"The audience likes the Swiss man."
Translation:Das Publikum mag den Schweizer.
"mögen" feels a bit more like "liking on a personal level", while "gefallen" would be more like "they like his performance (or also: they think he's handsome)".
This would mean that the Swiss man holds a dear place in the audience's hearts. It's not wrong, only unlikely in the given context ...well, in the context I'd assume here, which is that the audience just likes what the Swiss man is doing.
In short: ...yes.
I think people might have different opinions on that, and the main difference is that you tend to use "gern haben" for people and not so much for things.
"Ich mag Peter" and "Ich habe Peter gern" can both mean that "I quite like him, he's nice to be around" or "I fancy him and hope to marry him".
If I just "like" him in a less emotional way, e.g. I enjoy him coming along when I'm going out with my friends or working with him at the office, but I'm not overly attached to him, then "Ich mag Peter" is the phrase to use. But I think this depends on the region, too, so this is just my take on that...
"Ich mag Michael Jackson" would usually mean "I like his music", while "Ich habe Michael Jackson gern" wouldn't normally be used for that, it seems to refer more to him as a person.
"Ich habe Countrymusik gern" works better: the tone is something like "Country music is something I 'hold dear' / I enjoy very much".
Also, "Ich habe diese Farbe gern" = "I generally love this colour" sounds fine. But if you're commenting on the colour of a specific object, "Ich mag diese Farbe" = "I think this colour looks nice" would sound more natural.
"Ich mag dieses Messer" = "I like this knife, because it cuts so well". "Ich habe dieses Messer gern", on the other hand, sounds creepy to me :)
...not to be confused with "Ich verwende dieses Messer gern" = "I like using this knife; I often use it", which sounds perfectly normal.
I used the phrase 'den schweizer Mann' and it is apparently ok, but I don't understand why it is not 'den schweizen Mann'.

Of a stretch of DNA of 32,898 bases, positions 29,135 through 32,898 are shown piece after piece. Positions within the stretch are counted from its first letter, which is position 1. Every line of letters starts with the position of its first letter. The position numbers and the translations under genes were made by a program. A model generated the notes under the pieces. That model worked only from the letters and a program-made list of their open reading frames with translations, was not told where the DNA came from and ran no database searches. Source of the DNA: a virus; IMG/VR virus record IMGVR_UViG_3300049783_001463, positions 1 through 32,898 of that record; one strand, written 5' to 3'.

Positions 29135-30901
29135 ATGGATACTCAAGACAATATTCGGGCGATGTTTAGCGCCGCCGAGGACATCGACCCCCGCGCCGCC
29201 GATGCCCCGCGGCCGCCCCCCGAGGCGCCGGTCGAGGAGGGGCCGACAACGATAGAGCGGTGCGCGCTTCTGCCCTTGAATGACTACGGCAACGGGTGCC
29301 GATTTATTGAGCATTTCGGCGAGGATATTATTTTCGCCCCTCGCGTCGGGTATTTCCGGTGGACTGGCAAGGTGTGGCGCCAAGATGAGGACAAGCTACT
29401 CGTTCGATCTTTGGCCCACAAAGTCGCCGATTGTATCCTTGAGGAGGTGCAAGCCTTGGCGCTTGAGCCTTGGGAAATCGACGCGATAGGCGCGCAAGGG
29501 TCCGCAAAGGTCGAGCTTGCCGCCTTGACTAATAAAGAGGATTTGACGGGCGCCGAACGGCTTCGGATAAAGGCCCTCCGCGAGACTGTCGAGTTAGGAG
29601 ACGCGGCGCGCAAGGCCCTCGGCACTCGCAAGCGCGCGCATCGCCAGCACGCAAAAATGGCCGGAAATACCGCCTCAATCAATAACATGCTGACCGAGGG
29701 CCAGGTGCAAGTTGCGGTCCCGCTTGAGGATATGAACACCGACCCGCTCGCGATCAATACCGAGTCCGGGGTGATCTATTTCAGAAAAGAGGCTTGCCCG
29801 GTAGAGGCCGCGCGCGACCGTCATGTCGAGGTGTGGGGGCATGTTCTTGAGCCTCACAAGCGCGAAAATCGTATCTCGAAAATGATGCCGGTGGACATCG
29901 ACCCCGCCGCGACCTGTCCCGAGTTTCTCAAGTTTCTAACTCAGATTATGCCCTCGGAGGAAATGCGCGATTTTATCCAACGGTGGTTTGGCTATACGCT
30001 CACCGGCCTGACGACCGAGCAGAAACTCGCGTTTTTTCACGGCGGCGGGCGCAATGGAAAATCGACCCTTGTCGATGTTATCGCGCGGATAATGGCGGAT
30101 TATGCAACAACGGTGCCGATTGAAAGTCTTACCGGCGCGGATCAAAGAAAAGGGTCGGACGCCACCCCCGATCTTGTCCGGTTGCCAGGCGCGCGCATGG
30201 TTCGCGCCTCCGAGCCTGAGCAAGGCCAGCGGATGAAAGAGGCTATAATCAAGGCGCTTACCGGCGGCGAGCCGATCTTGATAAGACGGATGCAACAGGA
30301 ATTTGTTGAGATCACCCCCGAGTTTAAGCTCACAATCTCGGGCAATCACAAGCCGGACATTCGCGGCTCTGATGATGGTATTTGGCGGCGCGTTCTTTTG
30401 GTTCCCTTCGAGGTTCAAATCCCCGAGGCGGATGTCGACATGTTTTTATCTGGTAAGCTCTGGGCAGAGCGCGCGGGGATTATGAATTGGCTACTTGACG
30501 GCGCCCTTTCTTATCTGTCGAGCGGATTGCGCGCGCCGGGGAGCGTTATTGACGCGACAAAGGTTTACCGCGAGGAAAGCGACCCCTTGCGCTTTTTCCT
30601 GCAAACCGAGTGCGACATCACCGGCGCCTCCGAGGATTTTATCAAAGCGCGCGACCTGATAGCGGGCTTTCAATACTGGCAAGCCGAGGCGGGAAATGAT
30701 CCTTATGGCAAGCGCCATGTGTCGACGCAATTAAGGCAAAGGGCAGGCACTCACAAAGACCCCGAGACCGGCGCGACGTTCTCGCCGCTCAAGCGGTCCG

Your input was correct. The adjective schweizer does not get inflected at all. Your thoughts would be correct for most other adjectives that describe nationality. Der deutsche Mann, den deutschen Mann. der französische Mann, den französischen Mann, der englische Mann, den englischen Mann
According to the writing rules of today Duden shows the rule "D 90".
D 90: "Von geografischen Namen abgeleitete Wörter auf -er schreibt man immer groß laut § 61
- das Ulmer Münster
- eine Kölner Firma
- die Schweizer Uhrenindustrie
- die Wiener Kaffeehäuser"
So according to this rule, "den Schweizer Mann" has to be capitalised.
((Note: The rule before the writing reform said: a capitalised adjective shows a name(=Eigenname) or title like "Nürnberger Printen", "der Münchner Christkindl Markt", "das Münchner Oktoberfest"; other non-special names were uncapitalised like "münchner Kinder" or "nürnberger Kekse".))
"den schweizerischen Mann" could be an theoretical alternative, but I do not think that many German, Austrian or Swiss people will use this posibility.
> According to canoo.net, as an uninflected adjective shouldn't Schweizer be capitalised?
Canoo seems to be correct, Im stuck with the "old" (before the last reform) german.
> Would the equivalent inflected adjective be another possibility? ... den schweizerischen Mann
First, its correct how you would do it for the majority of things (or even new things). But in this case, you would sound very strange. Sure people still understand it but it sounds very strange.
It's about geographic "property", which is constructed with that "-er" suffix: "the Berlin townhall" (= the townhall of Berlin) = "das Berliner Rathaus".
"Der Schweizer" (= the Swiss person) literally would translate as "the one of Switzerland", like "der Hamburger" = "the one of Hamburg", as opposed to "der Deutsche" = "the German one" (deriving from an adjective, "deutsch").
...and indefinite: ein Schweizer, ein Hamburger (a citizen of Hamburg [or a cheeseburger without cheese]), ein Deutscher (a German [person]); ein Schweizer Auto, ein Hamburger Auto, ein deutsches Auto (a German car)
...and plural: die Schweizer, die Hamburger (the citizens of Hamburg), die Deutschen (the Germans); die Schweizer Berge, die Hamburger Berge (the mountains of Hamburg), die deutschen Berge (the German mountains)
With "Schweizer" and "Hamburger", you get feminine forms like "(die) Hamburgerinnen" ([the] female citizens of Hamburg), while with nominalised "deutsch", you get the usual adjective forms: "die/eine Deutsche" (the/a German woman), plural for all genders: "die Deutschen".
Same goes for cases: e.g. accusative "Ich habe den Schweizer/Hamburger Käse vergessen" vs. "Ich habe den deutschen Käse vergessen" (I forgot the Swiss/Hamburg/German cheese).
As for the question of capitalising e.g. "Schweizer", see the other comments. Personally, I think "schweizer" looks strange and "hamburger" even a lot more so.